Investigation finds NYC Transit track inspectors skipped inspections, falsified reports

Inspector general first opened inquiry after reports of track debris raining down on cars below the elevated tracks

June 04, 2021 / 2 minute read
MTA OIG New York

The Metropolitan Transportation Authority (MTA) Inspector General Carolyn Pokorny this week announced the findings of an 11-month investigative report which found seven New York City Transit (NYC Transit) track inspectors were caught skipping inspections in addition to falsifying inspection reports and have been suspended.

In addition to the investigation, the MTA Office of the Inspector General (OIG) performed an audit to determine how such "widespread deception" could occur without management’s knowledge. The audit revealed "significant, systemic issues" with how supervisors and managers at NYC Transit oversee the work of track inspectors. This lack of oversight contributed to exposing riders, MTA employees, and especially people on the street passing below the elevated tracks to significant safety risks, the OIG says.

“It is appalling that so many track inspectors, on so many occasions, skipped safety inspections, filed false reports to cover their tracks, and then lied to OIG investigators about it,” MTA Inspector General Carolyn Pokorny said in a statement. “Management needs to utilize a technology that will ensure supervisors can verify when inspectors do their job—and when they do not.”

The OIG first opened an inquiry into the NYC Transit Track division in January 2020 in response to news reports of track debris raining down on cars below the elevated tracks. Some of the debris was large enough to cause damage and injury. These events led NYC Transit to spend $15.9 million to attach netting on the underside of elevated tracks to protect the public and employees.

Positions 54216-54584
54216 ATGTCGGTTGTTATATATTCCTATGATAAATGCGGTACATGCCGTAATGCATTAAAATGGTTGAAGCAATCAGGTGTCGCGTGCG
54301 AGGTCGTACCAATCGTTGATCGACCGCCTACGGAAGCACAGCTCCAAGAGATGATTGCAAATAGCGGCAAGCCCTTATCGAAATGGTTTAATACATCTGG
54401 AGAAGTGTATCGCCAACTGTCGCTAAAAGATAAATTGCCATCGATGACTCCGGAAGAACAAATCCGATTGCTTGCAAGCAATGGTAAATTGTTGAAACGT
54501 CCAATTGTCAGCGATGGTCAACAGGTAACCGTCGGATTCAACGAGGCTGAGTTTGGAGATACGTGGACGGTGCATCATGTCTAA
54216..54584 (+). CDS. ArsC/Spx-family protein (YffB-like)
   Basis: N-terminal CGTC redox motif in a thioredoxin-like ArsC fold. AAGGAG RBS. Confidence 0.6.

Early on, OIG became concerned that inspectors might not be walking their assigned sections because in some cases, no reasonable explanation could be found as to why the loose debris had not been identified during the required twice-weekly inspections. OIG has investigated a number of MTA inspection units over the years and has repeatedly found inspectors, who work with limited oversight, absent from their duties.

OIG’s investigation revealed that seven track inspectors did not complete their assigned inspections but reported, and got paid, for doing so. OIG investigators also found that track inspectors used their personal cellular phones when they were supposed to be inspecting the tracks, altogether creating a safety hazard for themselves, other employees, and customers; and further illustrating their lack of attention to their duties. OIG’s audit revealed that track supervisors did not verify track inspectors’ walks, either in real time or after the fact.

Once aware of the OIG’s findings, NYC Transit charged the seven inspectors and instituted multiple procedures designed to ensure that workers conduct their inspections. The agency has also agreed to implement all of the OIG’s six audit recommendations to improve oversight of track inspectors. The OIG says it will continue to hold safety-sensitive employees accountable, and ensure the safety of MTA riders, workers, and infrastructure.


SOURCE: MTA Office of the Inspector General

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